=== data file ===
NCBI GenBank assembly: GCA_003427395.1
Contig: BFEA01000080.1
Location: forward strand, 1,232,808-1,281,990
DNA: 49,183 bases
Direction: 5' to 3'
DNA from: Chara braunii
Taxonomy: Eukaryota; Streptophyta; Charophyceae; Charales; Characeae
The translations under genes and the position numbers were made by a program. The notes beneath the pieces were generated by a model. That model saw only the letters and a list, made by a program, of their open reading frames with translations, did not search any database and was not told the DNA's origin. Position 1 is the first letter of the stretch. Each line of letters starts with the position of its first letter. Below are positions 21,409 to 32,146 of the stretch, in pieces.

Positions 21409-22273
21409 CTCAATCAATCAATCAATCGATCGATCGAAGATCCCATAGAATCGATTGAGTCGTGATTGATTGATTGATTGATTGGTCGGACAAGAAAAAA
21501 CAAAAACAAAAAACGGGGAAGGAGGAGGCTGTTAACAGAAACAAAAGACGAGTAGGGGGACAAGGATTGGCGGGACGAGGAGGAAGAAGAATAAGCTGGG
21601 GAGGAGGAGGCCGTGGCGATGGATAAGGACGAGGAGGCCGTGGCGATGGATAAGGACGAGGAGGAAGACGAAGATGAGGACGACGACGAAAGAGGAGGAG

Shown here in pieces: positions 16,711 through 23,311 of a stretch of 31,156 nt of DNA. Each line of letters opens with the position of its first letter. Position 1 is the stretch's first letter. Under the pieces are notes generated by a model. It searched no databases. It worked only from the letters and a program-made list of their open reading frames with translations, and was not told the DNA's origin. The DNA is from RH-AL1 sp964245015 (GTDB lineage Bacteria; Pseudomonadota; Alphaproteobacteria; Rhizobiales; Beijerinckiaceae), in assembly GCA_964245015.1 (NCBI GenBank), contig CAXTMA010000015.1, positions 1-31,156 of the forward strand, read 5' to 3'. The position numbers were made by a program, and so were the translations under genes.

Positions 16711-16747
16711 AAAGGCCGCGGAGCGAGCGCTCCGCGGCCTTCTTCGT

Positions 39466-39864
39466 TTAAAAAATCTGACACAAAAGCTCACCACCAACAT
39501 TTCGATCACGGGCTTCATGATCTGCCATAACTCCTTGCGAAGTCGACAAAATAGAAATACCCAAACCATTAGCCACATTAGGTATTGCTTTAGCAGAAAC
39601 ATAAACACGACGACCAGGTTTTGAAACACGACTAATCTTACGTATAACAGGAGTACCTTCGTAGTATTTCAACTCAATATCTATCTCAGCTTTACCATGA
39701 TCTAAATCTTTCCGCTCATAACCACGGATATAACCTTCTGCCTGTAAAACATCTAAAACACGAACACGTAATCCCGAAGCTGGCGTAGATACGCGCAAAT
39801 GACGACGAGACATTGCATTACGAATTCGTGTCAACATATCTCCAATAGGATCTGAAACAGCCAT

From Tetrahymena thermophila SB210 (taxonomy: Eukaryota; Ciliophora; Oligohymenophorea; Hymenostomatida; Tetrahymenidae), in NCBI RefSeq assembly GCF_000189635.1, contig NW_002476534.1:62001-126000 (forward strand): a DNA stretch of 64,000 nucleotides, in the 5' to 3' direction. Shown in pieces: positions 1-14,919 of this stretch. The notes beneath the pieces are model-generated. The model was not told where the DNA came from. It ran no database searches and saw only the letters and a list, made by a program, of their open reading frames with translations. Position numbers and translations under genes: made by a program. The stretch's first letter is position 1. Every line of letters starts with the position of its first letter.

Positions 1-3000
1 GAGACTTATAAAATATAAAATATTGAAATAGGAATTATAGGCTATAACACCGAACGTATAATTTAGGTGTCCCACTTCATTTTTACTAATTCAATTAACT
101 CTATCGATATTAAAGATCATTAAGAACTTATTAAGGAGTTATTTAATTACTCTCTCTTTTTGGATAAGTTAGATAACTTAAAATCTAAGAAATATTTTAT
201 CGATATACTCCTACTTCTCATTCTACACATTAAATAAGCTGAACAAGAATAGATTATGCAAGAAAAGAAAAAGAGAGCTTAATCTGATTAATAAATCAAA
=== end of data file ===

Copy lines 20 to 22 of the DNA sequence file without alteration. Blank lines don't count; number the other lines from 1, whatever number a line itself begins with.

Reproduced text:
39701 TCTAAATCTTTCCGCTCATAACCACGGATATAACCTTCTGCCTGTAAAACATCTAAAACACGAACACGTAATCCCGAAGCTGGCGTAGATACGCGCAAAT
39801 GACGACGAGACATTGCATTACGAATTCGTGTCAACATATCTCCAATAGGATCTGAAACAGCCAT

From Tetrahymena thermophila SB210 (taxonomy: Eukaryota; Ciliophora; Oligohymenophorea; Hymenostomatida; Tetrahymenidae), in NCBI RefSeq assembly GCF_000189635.1, contig NW_002476534.1:62001-126000 (forward strand): a DNA stretch of 64,000 nucleotides, in the 5' to 3' direction. Shown in pieces: positions 1-14,919 of this stretch. The notes beneath the pieces are model-generated. The model was not told where the DNA came from. It ran no database searches and saw only the letters and a list, made by a program, of their open reading frames with translations. Position numbers and translations under genes: made by a program. The stretch's first letter is position 1. Every line of letters starts with the position of its first letter.